Sunday, January 06, 2013

Miserables reflections

With all the hype surrounding the new film of the musical version of Les Miserables (I have seen neither) I thought it was about time to read the book over the holiday period.  It was a fine choice to make.  Les Miserables is a vast, compelling novel, contrived in places, relying on the strings of coincidence common to the 19th Century epic novel, which keep the main protagonists linked together throughout many years. It uses gripping, dramatic narrative and then gives the reader time to breathe by interjecting long sections of reflection on everything from the Battle of Waterloo to the use of slang, before the action begins again. Much of what follows will not make sense unless you are familiar with the work, but I wanted to pick out something that struck me about the book. I saw Hugo writing not simply as a radical liberal proponent of social justice, nor as a poetic celebrant of the progress initiated by the French Revolution, but as an ironist. Let me explain.

After I finished the book I thought of the main female character, Cosette, and couldn't help but think, "what a bubble-headed wuss." Sweet and loving - yes. But a feminist icon? No way. In one sense it was part of the success of her rescue from the exploitation and abuse of her early years, spent farmed out to the 'care' of the dreadful Thénardiers, that she had the prospect of an ordinary, cosy bourgeois existence married to Marius. Being simply nice and happy is a real achievement after that start in life, a testament to the love and protection given her by Jean Valjean. The only thing is that she is not the only woman who loved Marius. He had a choice that he never considered, Éponine.

Éponine was one of the Thénardier daughters. She had become a tough street kid (Hugo's best writing is about these abandoned children, they are the most vivid and real of his characters), cunning, ruthless and hard.  But that was tempered by a touch of selflessness and immense courage. She gives her life on the revolutionary barricade to save Marius, taking a bullet aimed at him, even if it was her subterfuge that led him into danger.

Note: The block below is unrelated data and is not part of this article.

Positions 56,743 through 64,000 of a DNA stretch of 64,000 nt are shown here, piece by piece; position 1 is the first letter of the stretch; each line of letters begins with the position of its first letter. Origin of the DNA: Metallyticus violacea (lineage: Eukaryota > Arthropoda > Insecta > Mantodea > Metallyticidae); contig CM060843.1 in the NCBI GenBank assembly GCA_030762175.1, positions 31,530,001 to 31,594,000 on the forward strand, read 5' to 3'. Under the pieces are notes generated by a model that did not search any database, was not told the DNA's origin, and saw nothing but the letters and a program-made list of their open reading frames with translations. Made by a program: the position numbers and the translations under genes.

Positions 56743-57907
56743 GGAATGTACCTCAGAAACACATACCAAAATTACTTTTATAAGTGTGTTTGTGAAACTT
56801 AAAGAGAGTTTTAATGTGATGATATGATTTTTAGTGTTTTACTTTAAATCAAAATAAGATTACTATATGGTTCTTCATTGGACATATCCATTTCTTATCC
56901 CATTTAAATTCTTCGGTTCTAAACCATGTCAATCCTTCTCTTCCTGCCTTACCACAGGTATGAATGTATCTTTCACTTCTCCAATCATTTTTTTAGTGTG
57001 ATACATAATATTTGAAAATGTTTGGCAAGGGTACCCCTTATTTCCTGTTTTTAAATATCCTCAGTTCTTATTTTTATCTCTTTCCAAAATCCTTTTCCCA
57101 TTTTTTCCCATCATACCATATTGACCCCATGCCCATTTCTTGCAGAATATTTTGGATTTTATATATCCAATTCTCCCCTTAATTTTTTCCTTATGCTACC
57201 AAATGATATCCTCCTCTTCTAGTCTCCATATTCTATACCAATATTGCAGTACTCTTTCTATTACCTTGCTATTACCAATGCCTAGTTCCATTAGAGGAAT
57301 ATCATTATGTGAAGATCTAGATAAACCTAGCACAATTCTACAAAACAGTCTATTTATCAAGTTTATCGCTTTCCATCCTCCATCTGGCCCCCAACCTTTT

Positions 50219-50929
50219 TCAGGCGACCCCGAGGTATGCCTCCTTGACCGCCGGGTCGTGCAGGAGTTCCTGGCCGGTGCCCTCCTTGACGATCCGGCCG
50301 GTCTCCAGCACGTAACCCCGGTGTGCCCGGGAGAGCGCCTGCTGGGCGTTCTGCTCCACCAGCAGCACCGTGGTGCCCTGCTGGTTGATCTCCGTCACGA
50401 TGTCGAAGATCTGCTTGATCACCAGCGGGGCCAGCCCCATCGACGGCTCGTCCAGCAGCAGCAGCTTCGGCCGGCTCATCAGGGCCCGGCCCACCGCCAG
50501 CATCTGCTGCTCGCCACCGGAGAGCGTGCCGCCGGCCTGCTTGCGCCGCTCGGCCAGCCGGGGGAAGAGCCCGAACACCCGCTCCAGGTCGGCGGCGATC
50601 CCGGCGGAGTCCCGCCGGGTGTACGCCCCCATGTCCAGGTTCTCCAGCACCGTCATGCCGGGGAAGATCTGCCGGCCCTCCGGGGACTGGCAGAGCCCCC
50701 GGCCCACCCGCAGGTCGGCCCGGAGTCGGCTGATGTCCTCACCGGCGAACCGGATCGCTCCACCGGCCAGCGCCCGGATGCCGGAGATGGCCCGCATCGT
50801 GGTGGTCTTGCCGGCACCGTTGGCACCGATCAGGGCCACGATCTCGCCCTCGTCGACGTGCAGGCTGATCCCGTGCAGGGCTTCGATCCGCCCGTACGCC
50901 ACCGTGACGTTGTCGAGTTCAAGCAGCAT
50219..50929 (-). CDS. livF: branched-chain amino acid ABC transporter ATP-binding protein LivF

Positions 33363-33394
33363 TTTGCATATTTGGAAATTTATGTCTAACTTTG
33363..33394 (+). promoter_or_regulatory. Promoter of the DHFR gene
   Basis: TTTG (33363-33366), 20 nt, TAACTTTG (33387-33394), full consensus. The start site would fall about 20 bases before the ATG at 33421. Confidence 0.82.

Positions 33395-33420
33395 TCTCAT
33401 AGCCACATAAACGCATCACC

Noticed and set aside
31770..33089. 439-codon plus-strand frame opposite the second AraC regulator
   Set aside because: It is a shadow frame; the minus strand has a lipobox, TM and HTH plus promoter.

Éponine didn't stand a chance. Marius was already infatuated with Cosette and he was only a paper rebel. He would always return to bourgeois respectability and reconcile with his royalist family. This is what Cosette represented, an ideal bourgeois wife. Feminine, virginal, conventional and thoroughly girly. And so Hugo has Marius embracing respectability by marrying unknowingly the illegitimate daughter of a dead prostitute. And that is irony.

You find it too in the genuinely evil Mr Thénardier. The irony here is that he is pretty useless at villainy. His incompetence means that he keeps rescuing people for the worst reason and with the worst motives. He intends to betray them, but ends up saving them. The same applies to the police inspector Javert, often seen as another villain. Instead, he is an incorruptible servant of justice. His problem is that he is unthinking and sees no distinction between law, retribution and justice. The moment he sees that the application of law can be an act of injustice, his life falls apart.

If there is one theme that animates the novel it is the crime of the abuse and abandonment of children, made worse by a world that once it has condemned never forgives. Thus, Cosette is still a triumphant character, she has been redeemed and her redeemer is an ex-convict, devoted to virtue, who can never escape his past. The novel is not an exercise in moral relativism; good and evil exist. But it does argue against social convention and that you can find both in the least likely places. For example, the ironist Hugo shows that Thénardier's evil intent can result in unintended good, whilst Javert's virtue can lead to the horrors visited on a galley slave for the crime of stealing a loaf of bread when starving and penniless.

There are many other threads and devices running through this multi-layered book. Irony is only one of the tools that Hugo used to affirm the human value of the lowest without romanticising their vices, expose the callousness of class and to forcefully show that good can only thrive in a good society. Les Miserables is one of those overtly political novels that is subversive in the widest, and best, sense of the word.

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